The Telegraph blogger is not on the receiving end of an acerbic Jeremy Paxman or belligerent John Humphrys. He is questioned by the new president of the Royal Society, the distinguished geneticist and Nobel prize-winner Sir Paul Nurse. I have not seen the programme, but Delingpole apparently complained to the BBC afterwards that he had been "intellectually raped" by Nurse. More about that later.
Such a confrontation is perhaps inevitable in a programme about why public debate and science sometimes seem so far apart. Scientists have always had to argue their case, and rightly so, but Nurse believes they are now fighting a more fundamental battle – one for public trust. As the programme blurb puts it:
Key scientific ideas – such as climate change, MMR vaccinations and genetically modified foods – now polarise public opinion; it's clear that scientific opinion and consensus isn't always supported by the public. Sir Paul sets out to investigate how this gap between scientists and the public has developed, meeting leading investigators and well-known critics of some of the world's most contentious scientific theories.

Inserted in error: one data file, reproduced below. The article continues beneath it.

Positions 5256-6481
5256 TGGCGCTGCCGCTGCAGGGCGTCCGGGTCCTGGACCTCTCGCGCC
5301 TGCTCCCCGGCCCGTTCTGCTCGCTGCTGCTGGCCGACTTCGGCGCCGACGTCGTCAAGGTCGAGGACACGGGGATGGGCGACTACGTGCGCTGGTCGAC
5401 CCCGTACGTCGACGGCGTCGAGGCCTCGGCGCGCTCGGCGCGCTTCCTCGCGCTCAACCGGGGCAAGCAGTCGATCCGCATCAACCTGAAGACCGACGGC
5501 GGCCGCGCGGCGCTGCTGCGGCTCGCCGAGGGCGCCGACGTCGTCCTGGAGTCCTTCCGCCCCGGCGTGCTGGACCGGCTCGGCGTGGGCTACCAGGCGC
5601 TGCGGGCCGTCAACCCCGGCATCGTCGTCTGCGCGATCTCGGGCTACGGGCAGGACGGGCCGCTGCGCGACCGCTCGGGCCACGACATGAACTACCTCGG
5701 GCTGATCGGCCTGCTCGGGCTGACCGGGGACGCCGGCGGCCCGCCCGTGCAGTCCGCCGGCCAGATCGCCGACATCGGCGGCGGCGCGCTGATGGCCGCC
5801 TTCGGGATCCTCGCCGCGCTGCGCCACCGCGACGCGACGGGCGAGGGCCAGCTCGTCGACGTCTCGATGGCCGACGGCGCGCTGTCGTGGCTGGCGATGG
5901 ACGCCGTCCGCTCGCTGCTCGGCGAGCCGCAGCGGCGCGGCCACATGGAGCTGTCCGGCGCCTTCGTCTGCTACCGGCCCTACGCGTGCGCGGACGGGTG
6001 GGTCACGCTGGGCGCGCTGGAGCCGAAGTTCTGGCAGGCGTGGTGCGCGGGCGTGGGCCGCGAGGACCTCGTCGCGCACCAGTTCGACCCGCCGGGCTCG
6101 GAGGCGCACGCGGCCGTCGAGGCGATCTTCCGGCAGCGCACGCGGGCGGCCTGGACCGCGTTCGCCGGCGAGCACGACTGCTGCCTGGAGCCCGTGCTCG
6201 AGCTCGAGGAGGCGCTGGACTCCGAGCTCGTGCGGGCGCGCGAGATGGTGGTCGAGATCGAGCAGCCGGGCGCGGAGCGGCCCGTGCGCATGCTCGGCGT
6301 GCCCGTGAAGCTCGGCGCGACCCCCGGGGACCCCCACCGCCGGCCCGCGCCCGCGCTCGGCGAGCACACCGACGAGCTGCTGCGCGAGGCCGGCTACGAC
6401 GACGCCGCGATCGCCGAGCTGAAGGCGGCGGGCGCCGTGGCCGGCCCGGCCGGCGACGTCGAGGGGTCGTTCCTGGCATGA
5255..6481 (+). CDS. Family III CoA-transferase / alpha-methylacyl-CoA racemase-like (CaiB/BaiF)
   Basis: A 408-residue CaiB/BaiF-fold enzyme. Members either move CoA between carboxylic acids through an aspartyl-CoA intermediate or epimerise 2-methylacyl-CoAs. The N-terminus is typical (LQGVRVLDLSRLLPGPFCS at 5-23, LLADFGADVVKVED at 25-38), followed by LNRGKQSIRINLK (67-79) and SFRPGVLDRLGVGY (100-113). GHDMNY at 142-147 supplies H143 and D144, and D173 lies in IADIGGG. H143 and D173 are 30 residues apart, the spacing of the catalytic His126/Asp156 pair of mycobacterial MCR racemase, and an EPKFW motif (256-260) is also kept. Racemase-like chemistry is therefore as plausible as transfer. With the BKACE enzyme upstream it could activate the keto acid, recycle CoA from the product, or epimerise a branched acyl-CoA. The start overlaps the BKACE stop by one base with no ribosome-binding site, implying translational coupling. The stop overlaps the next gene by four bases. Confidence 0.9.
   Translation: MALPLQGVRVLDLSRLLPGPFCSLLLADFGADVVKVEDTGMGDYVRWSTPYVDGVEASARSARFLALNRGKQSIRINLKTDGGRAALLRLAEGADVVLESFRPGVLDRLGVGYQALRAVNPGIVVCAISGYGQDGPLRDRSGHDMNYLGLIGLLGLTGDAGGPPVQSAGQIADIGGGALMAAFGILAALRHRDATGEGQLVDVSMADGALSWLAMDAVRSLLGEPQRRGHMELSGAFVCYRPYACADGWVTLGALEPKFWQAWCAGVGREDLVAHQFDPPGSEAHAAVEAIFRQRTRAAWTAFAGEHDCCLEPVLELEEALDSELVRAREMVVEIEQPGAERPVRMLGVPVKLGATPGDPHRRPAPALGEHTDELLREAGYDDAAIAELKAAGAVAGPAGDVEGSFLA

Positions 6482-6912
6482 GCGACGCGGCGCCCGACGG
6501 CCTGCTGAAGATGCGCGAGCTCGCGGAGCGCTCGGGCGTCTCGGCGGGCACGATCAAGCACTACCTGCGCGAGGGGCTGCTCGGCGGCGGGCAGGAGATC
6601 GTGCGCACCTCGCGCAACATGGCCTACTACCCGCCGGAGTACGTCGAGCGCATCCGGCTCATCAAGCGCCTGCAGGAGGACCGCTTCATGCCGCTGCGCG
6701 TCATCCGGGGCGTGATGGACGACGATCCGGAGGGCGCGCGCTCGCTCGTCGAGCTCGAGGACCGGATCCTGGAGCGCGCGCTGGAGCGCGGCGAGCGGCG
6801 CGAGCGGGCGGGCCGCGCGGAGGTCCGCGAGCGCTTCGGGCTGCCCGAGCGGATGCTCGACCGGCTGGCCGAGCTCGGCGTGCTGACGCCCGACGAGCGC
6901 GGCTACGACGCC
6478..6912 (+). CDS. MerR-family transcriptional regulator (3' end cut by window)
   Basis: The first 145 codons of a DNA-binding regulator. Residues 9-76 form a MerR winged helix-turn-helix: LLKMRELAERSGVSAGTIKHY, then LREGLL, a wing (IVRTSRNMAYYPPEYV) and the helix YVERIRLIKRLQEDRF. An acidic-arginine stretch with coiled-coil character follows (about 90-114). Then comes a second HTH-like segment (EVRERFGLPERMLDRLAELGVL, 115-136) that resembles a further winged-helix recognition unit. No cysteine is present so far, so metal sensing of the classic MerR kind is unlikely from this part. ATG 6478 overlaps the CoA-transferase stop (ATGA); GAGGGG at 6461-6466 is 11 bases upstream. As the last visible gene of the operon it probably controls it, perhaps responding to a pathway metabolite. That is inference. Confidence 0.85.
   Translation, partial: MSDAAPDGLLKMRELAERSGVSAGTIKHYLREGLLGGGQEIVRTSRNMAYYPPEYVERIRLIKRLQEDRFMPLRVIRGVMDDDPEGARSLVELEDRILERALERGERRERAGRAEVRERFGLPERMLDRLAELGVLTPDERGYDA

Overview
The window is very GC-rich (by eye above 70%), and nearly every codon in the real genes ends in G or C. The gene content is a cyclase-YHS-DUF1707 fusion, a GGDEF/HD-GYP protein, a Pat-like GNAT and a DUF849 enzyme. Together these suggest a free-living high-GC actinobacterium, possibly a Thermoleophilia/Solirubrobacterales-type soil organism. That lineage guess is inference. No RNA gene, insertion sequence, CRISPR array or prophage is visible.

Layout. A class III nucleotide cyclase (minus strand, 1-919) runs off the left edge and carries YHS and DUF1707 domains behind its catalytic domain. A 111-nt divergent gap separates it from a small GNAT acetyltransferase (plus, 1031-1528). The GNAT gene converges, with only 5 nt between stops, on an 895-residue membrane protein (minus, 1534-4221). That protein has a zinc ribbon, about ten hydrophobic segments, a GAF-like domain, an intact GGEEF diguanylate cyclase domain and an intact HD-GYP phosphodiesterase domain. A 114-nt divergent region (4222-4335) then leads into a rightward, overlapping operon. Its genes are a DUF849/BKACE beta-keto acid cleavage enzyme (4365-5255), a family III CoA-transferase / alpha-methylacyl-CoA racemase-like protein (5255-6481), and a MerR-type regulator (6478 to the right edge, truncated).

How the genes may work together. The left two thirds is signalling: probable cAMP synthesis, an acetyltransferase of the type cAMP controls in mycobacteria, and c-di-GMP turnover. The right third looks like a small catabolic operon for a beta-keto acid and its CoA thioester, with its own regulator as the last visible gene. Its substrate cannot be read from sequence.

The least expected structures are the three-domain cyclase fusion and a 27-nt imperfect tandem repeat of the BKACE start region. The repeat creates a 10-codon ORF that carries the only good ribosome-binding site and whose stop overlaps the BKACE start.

Among others, Nurse talks to Tony, an American with Aids who is not convinced that his disease is caused by the HIV virus. So, instead of receiving clinically supported anti-retroviral treatments, he treats himself with yoghurts and his own nutritional programme.
And then there's Delingpole.
Nurse told me that he simply presented Delingpole with a hypothetical question: if a dear relative was suffering from a fatal disease, would he opt for the "consensus" treatment recommended by doctors, or advice to drink more orange juice offered by a fringe maverick quack? In terms of the science of climate change, that fringe maverick is analogous, of course, to Delingpole's own position.
Delingpole apparently found the line of questioning too much to handle and was purportedly lost for words. He at one point, according to Nurse, asked for the film crew to stop filming.
Thursday, January 27, 2011
A simple analogy has stumped the vitriolic but scientifically illiterate Telegraph blogger, James Delingpole - heehee.